Dynamic Planner Cash flow planning certainly satisfies the first and last of these requirements. What it does not do is account for anything other than standard UK tax rates. That is to say, currently the higher rates of tax that apply in Scotland are not catered for so advisers would need to explain that to any client subject to those rates.
Realistic growth assumptions are good practice across the board, but are actually subject to specific rules and guidance where defined benefit transfer advice is concerned – and we mostly see cash flow modelling being done in connection with transfer advice.
The FCA has stated: “It is our preference that the role played by the proposed receiving scheme is communicated to the client in the advice as consistently as possible with the KFI, which will be provided to the client if a transfer was to proceed.”
The KFI [Key Features Illustration] must use mandated growth assumptions. For pension products, the maximum intermediate rate is currently 5% (ignoring inflation reduction) – but, as also required by the rules, a lower rate must be used if more appropriate to the funds in question.
The higher and lower rates are then simply 3% above and below the relevant intermediate rate. The provider of the KFI should do all the ‘objective data’ work to assess the appropriate intermediate rate.
The ‘objective data’ referred to comes into play if an adviser wishes to use a rate other than that shown in the KFI. This is permitted, but only if the assumed growth rate is supported by objective data and that is not a trivial task. Looking at a few years of past performance would not be sufficient.
Dynamic Planner Cash flow does not permit users to enter their own growth rates, thus avoiding unrealistic and non-compliant projections. Instead, growth assumptions appropriate to the client’s Dynamic Planner risk profile score are set by the Dynamic Planner Investment Committee. Full details of the assumption setting process can be found in the background documentation.
Resolving the FCA’s output concern is less straightforward. Firms sometimes use cash flow modelling in the background to support the recommendation made, perhaps extracting a few key points to the suitability report, but not presenting the output in detail to the client. And that is a perfectly valid approach, although we would always recommend that a source reference is included so that the client knows where they can obtain the full information.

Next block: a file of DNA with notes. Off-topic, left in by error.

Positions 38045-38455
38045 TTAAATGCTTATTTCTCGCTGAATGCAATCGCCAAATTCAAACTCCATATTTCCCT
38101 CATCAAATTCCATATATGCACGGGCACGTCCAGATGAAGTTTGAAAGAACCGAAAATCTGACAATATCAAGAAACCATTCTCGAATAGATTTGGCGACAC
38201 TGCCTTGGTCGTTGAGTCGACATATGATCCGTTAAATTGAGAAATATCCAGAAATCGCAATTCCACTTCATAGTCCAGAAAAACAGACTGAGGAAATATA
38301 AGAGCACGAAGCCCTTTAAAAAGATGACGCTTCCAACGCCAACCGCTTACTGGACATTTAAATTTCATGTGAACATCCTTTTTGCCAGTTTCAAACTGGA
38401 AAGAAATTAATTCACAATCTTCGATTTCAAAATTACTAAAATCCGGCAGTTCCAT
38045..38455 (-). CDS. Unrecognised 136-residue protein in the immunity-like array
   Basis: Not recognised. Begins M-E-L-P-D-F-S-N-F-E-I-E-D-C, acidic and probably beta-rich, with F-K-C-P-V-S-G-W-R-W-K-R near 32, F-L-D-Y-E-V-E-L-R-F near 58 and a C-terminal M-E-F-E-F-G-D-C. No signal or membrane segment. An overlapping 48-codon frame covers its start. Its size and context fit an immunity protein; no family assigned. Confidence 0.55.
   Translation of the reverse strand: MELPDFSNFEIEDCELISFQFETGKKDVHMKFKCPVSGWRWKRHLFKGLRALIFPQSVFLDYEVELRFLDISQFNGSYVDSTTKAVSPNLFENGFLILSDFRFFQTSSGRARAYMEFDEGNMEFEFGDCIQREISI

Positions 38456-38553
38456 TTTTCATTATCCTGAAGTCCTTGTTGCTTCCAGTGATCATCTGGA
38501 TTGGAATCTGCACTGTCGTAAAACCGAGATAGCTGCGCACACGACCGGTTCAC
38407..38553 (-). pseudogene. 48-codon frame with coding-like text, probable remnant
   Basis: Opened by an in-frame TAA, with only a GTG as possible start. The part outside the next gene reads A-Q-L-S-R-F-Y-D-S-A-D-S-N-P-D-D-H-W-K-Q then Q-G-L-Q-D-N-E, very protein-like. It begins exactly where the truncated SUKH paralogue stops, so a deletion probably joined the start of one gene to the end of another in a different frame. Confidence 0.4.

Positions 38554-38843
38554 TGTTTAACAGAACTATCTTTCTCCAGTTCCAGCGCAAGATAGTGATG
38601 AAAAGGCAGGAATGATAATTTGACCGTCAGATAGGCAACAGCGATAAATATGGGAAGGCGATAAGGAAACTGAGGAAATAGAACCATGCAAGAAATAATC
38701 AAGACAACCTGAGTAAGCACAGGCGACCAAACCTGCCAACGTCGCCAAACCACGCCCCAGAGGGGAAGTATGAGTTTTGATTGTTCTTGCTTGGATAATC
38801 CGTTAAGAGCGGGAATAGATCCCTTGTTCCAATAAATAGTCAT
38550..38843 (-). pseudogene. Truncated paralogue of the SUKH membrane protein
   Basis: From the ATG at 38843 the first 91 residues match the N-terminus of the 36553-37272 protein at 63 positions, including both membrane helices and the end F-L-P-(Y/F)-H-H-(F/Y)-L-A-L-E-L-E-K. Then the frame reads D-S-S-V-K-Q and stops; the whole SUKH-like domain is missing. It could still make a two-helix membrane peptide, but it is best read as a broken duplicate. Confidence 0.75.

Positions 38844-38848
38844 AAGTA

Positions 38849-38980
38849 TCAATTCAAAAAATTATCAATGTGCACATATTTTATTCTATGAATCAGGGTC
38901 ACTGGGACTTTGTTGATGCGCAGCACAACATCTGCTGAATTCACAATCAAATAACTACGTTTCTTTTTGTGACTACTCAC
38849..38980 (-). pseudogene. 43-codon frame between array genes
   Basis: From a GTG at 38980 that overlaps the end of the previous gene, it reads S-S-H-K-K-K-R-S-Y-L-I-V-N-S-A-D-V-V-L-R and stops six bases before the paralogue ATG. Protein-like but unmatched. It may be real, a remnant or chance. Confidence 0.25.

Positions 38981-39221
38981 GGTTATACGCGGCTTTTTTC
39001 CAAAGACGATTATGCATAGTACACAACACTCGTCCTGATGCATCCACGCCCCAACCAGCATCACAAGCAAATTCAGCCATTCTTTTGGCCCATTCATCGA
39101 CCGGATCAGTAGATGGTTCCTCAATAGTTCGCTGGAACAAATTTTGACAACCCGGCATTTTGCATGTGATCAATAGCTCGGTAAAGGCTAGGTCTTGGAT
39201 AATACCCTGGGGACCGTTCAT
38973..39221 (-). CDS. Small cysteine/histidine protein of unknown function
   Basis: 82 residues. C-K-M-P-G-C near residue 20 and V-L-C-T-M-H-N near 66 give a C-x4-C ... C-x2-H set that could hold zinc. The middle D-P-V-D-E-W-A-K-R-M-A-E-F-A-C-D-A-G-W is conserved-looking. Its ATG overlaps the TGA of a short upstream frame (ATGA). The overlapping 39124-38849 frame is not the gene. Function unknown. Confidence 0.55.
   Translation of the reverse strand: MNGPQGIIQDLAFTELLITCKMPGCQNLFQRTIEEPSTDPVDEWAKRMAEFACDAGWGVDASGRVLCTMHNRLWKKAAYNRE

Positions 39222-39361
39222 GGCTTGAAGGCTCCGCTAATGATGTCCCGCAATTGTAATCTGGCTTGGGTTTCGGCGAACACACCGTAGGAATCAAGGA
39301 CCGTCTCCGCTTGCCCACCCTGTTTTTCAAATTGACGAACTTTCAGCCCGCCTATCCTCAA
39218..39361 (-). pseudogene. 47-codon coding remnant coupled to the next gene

If the output is to be presented to the client, it is important that the output is clear and understandable.
The sample Dynamic Planner Cash flow reports we have seen are clear and well structured. But advisers retain an obligation to ensure that they can explain the output and what it means. Dynamic Planner Cash flow has a small number of charts that present the fundamental information that a cash flow model is intended to show. We have seen other software where the output is a vast collection of highly coloured and very busy charts. In our view, it is important that the client is not faced with more charts than is really going to help them make an informed decision. Less is definitely more, in this context.
We gave a series of presentations on behalf of Professional Paraplanner last year. The topic was FCA concerns around cash flow modelling. To demonstrate how confusing some outputs can be, we included a number of slides showing sample outputs we had seen in suitability reports.
We invited the audience to come up and explain what they thought the slides were showing. No takers! To prove the point, the last slide was a screen grab of a heart rate monitor. Nobody noticed. We rest our case!
How can new Dynamic Planner Cash flow help your firm? Find out more
About ATEB Consulting – www.atebconsulting.co.uk
ATEB is one of the few compliance consultancies that can undertake FCA Conduct of Business Skilled Persons (Section 166) Reviews. We are one of the earliest compliance consultancies, founded in 1996 to plug a gap in the market. Since then, we have provided pragmatic and hands-on support to IFAs, mortgage brokers and general insurance intermediaries.
We have long standing and loyal clients; many have been with us since the start in 1996. While we can introduce you to third party professionals, we do not receive any form of inducement for doing so and hence we provide a completely unbiased and independent service, focusing solely on your needs. ATEB has been awarded the ISO 9001 internationally recognised Quality Management System (QMS) accreditation by the British Assessment Bureau Registration Number 211178